Terrified of the cult coming after his children – even with Claude all grown up and Reni just hit 18 – Raimond didn’t make any investigations himself, but he did prompt Malo to look into these matters once he realised that Malo’s own investigations might cause him to cross paths with the cult. However, Malo’s disappearance only doubly convinced Raimond of the cult’s power, and since then he has publicly maintained the stance that Marie is almost certainly dead, and any belief he had expressed to the contrary previously was simple grief.

Meanwhile, Patricia was having trouble getting the measure of Reni, who seemed to brush off any efforts to get to know her. On a hunch, Patricia stuck her head in Reni’s bedroom en route to visiting the bathroom, and noted that Reni had laid out warm clothes and hiking boots – an eccentric choice to change into after dinner. Comparing notes as they departed the Decharette mansion, the investigators realised that the New Moon was that evening – and decided to watch the mansion to see if Reni were planning on heading to the cult meeting.

Sure enough, Reni emerged from the house a short while after the lights went out, and strode off towards the forest, passing by a small cairn on the way in. Progress into the forest proved difficult, however; an intense fear gripped Emile as the party was just about to pass beyond the outer periphery of the woods into a denser region and caused him to flee, and almost did the same for Douglas except for Patricia’s intervention. As Douglas and Patricia attempted to follow Reni into still deeper regions of the forest, the premonitions of doom became overwhelming for them, and some cruel trick of the forest caused them to be separated.

Each party member, after being separated from the others, discovered something interesting on their way out of the forest. Douglas encountered a camp of German soldiers who had been killed through some unknown agency which has crushed them, contorted them, or turned them inside-out unpredictably, and appeared to have detonated their ammunition in its cases. Searching the area he was able to find a logbook, which Patricia was later able to translate – as well as obtaining some significant war-related intelligence, it told of how the soldiers had gone into the woods for a “training exercise” that was more of an excuse for some relaxation, entering the woods from the occupied zone, only to find that at the end of their weekend break they couldn’t leave the forest, and as the days wore on they became convinced that some malevolent force was watching them. Douglas fled the area when the camp came under the influence of a more intense version of the phenomenon which had occurred down the mine – this time intense enough that it caused bleeding from Douglas’ ears and made the remnants of the German soldiers wheel around like debris caught in a cyclone.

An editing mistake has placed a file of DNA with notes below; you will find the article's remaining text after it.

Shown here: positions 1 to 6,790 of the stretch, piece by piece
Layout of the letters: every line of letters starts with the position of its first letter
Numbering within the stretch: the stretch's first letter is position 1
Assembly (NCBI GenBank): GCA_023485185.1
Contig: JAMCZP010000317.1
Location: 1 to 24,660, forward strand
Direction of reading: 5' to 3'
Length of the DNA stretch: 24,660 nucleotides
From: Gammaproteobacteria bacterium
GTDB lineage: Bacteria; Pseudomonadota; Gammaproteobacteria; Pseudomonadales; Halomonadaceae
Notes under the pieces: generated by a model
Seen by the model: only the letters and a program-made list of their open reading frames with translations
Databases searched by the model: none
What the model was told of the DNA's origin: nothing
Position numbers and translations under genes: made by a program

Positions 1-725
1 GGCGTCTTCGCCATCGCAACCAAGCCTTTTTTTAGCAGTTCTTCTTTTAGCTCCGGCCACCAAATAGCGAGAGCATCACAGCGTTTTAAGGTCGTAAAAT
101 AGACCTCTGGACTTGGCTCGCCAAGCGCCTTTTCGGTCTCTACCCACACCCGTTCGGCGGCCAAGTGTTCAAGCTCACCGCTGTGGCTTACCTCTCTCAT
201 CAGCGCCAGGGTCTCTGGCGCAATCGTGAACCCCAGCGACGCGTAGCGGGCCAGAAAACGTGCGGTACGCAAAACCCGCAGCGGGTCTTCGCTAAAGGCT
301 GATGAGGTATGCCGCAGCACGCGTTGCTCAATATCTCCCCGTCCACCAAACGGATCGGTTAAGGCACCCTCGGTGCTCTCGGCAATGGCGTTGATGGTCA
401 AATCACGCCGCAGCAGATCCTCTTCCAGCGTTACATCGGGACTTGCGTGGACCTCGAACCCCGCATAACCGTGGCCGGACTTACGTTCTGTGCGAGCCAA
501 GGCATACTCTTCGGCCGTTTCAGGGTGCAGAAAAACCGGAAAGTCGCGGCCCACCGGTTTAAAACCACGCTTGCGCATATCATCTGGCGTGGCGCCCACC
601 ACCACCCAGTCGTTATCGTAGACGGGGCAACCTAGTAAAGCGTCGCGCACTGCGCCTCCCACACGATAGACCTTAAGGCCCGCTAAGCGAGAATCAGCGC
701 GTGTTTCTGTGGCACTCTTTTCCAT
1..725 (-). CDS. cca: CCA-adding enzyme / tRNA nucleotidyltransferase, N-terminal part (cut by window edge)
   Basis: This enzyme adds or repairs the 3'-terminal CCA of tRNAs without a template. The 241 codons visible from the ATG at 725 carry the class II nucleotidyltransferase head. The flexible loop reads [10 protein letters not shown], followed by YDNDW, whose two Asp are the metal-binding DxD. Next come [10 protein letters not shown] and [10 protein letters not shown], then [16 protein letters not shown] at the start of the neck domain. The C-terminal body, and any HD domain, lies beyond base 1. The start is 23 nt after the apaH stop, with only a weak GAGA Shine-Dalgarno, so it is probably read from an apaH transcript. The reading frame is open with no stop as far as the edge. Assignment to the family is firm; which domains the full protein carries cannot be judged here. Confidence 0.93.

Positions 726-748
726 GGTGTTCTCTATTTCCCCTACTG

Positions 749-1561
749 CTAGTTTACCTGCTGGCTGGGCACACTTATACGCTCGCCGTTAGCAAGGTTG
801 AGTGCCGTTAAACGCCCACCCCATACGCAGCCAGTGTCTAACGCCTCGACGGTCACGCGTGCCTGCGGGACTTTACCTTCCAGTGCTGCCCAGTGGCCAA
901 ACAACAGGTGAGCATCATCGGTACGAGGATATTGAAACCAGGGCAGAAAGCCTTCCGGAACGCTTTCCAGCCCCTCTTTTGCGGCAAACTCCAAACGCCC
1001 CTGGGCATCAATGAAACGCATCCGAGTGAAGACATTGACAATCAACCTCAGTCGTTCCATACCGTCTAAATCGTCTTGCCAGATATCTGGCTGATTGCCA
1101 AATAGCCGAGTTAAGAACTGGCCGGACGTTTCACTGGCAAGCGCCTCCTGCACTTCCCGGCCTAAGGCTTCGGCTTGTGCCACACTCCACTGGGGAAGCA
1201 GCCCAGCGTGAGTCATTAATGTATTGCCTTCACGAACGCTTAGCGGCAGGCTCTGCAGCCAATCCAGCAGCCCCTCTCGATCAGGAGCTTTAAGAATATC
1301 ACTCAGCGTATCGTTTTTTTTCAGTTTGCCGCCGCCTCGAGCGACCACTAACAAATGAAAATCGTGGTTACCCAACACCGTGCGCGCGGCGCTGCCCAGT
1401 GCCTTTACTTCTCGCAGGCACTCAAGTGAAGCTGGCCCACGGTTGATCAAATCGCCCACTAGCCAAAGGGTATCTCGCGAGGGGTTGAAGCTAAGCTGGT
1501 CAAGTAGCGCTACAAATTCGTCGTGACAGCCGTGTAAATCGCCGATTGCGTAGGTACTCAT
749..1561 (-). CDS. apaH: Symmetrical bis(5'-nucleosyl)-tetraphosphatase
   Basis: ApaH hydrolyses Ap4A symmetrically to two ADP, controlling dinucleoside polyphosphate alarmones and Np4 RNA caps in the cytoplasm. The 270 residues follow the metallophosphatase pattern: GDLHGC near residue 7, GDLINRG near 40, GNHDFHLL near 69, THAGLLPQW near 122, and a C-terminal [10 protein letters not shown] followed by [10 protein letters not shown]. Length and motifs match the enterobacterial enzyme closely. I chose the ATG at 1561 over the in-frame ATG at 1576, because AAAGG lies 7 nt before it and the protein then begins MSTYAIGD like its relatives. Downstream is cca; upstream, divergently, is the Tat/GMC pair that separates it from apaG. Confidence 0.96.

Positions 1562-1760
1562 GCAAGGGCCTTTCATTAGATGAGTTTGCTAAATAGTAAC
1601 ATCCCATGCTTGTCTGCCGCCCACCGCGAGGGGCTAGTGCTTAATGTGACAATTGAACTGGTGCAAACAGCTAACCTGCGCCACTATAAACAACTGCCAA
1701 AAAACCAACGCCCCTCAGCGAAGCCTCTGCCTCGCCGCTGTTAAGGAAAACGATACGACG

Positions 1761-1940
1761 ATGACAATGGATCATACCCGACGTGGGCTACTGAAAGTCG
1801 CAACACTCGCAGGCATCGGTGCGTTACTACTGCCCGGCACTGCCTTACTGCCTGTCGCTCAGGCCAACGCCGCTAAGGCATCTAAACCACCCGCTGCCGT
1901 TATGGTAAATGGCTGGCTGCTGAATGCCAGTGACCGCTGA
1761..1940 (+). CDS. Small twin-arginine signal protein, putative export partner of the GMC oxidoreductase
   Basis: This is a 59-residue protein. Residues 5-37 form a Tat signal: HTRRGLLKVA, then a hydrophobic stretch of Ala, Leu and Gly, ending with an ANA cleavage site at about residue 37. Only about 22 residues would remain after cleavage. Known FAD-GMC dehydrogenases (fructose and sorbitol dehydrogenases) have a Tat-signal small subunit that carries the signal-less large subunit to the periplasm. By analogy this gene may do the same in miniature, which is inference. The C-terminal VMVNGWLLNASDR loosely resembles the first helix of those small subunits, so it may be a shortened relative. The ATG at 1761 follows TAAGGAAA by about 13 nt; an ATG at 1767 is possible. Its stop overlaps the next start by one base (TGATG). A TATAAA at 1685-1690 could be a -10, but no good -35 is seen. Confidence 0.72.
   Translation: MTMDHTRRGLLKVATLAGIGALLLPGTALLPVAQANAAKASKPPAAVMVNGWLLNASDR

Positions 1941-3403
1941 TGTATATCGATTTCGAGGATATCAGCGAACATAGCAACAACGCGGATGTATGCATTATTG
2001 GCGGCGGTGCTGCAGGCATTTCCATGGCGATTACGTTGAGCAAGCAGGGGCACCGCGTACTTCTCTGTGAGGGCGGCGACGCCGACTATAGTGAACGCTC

Patricia, for her part, found herself on a forest trail when she heard the clattering of many hooves coming in her direction. Hiding by the side of the road, she was astonished to witness a party of fauns dragging a sled. Tied to the sled was a German soldier in a ragged uniform; Patricia attempted but failed to block the passage of the sled or jump onto it, but failed, and was left powerless to help the soldier as he screamed for aid, the fauns dragging him deeper into the woods.

Emile found on the edge of the forest a tree with a curious carving, depicting a youth’s head surrounded by a curious spiral pattern. Studying the pattern, Emile thought he saw potential parallels with certain fringe interpretations of Einstein’s work on gravity, and made a copy.

By dawn the party had reconvened at the house. Emile had emerged from the forest almost immediately after the party entered, but Douglas and Patricia both ended up staying until almost dawn. This was surprising to both of them, since they had estimated they had only spent an hour or two in the woods, and Douglas’ watch showed only the passage of a couple of hours. As the party pondered the mystery, a note popped through the front door – a quick look outside revealed Reni Decharette, innocently strolling away and bidding good morning to the town’s residents. The note graciously thanked the party for attending dinner, but included a curious postscript about how nice and sensible it is to avoid Attention. Realising that they were being warned off, the party decided to work on maintaining their covers until the time came for the next SOE parachute drop.